Crop Districts 6B – Hanley, Outlook, Loreburn, Saskatoon and Arelee areas;
Crop District 7A – Rosetown, Kindersley, Eston, Major;
Crop District 7B - Kerrobert, Macklin, Wilkie and Biggar areas
For the Period July 9 to July 15, 2019
Crops are advancing across the region, and the majority are normal-to-behind in their development. Fifty per cent of the fall cereals, 60 per cent of the spring cereals, 55 per cent of the oilseeds and 73 per cent of the pulse crops are at their normal stages of development for this time of year. Generally, most crops are in poor-to-good condition, but this is variable throughout the region.
Rainfall last week ranged from small amounts up to 45 mm in the Eyebrow and Landis areas. The Rosthern area reported 6 mm, the Rosetown area up to 16 mm, the Macklin area 13 mm and the Smiley area 10 mm. The Macklin area has received the most precipitation since April 1 (182.5 mm). Topsoil moisture conditions improved this past week. Cropland topsoil moisture is rated as 71 per cent adequate and 29 per cent short, while hay land and pasture topsoil moisture is rated as 52 per cent adequate, 46 per cent short and two per cent very short.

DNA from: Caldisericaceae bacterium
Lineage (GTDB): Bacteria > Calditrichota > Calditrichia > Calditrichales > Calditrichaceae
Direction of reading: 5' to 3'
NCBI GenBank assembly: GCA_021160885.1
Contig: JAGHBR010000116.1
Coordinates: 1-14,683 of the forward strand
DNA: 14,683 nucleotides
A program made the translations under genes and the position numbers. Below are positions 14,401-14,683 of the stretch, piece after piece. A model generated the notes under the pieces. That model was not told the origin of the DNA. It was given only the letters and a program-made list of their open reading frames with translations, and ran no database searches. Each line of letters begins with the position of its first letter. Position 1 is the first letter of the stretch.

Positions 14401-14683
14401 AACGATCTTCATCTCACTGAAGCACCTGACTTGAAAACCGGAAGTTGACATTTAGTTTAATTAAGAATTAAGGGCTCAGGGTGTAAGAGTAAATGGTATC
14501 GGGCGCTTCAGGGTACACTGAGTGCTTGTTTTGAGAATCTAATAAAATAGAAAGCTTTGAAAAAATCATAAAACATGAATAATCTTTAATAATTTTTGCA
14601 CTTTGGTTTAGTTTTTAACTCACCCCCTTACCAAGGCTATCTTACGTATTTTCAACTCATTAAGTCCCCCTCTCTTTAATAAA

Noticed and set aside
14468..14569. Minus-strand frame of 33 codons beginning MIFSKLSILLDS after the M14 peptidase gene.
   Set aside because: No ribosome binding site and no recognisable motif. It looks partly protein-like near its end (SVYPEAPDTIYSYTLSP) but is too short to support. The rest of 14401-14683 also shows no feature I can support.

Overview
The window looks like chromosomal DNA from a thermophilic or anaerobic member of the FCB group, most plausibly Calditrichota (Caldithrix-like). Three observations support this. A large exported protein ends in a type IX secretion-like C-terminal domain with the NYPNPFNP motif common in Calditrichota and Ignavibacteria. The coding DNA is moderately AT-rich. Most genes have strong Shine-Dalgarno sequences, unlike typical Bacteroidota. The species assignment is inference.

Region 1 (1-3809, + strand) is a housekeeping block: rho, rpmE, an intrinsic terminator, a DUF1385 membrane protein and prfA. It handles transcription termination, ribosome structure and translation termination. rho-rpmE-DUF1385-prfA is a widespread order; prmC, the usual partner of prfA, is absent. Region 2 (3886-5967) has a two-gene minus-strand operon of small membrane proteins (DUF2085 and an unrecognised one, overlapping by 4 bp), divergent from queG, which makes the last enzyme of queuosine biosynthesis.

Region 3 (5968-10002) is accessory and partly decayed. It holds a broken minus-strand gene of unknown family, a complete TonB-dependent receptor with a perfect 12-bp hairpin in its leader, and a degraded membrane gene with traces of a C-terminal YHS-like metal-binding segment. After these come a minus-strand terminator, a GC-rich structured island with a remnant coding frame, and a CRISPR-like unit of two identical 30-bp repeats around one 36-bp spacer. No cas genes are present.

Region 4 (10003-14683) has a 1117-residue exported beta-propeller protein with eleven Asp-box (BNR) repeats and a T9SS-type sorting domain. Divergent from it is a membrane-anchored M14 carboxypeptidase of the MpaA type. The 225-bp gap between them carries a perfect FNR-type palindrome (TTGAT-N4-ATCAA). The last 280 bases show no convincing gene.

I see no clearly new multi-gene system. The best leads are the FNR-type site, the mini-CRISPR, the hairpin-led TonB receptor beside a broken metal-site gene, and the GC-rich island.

Livestock producers now have 20 per cent of the hay crop cut and nine per cent baled or put into silage. Hay quality is rated as 41 per cent good, 41 per cent fair and 18 per cent poor. As a result of the lack of moisture in the spring, hay yields will be below average. Although hay crops and pastures have improved, yields are significantly lower than average and, as a result, producers will need to find alternative feed sources. Pasture conditions have improved from the moisture, but they will have a reduced livestock carrying capacity.
Fungicide applications are taking place to mainly pulses and other crops. Crop damage this past week was from hail, strong winds, a lack of moisture and insects such as grasshoppers.
Producers are busy haying, fencing, fixing equipment and getting ready for harvest.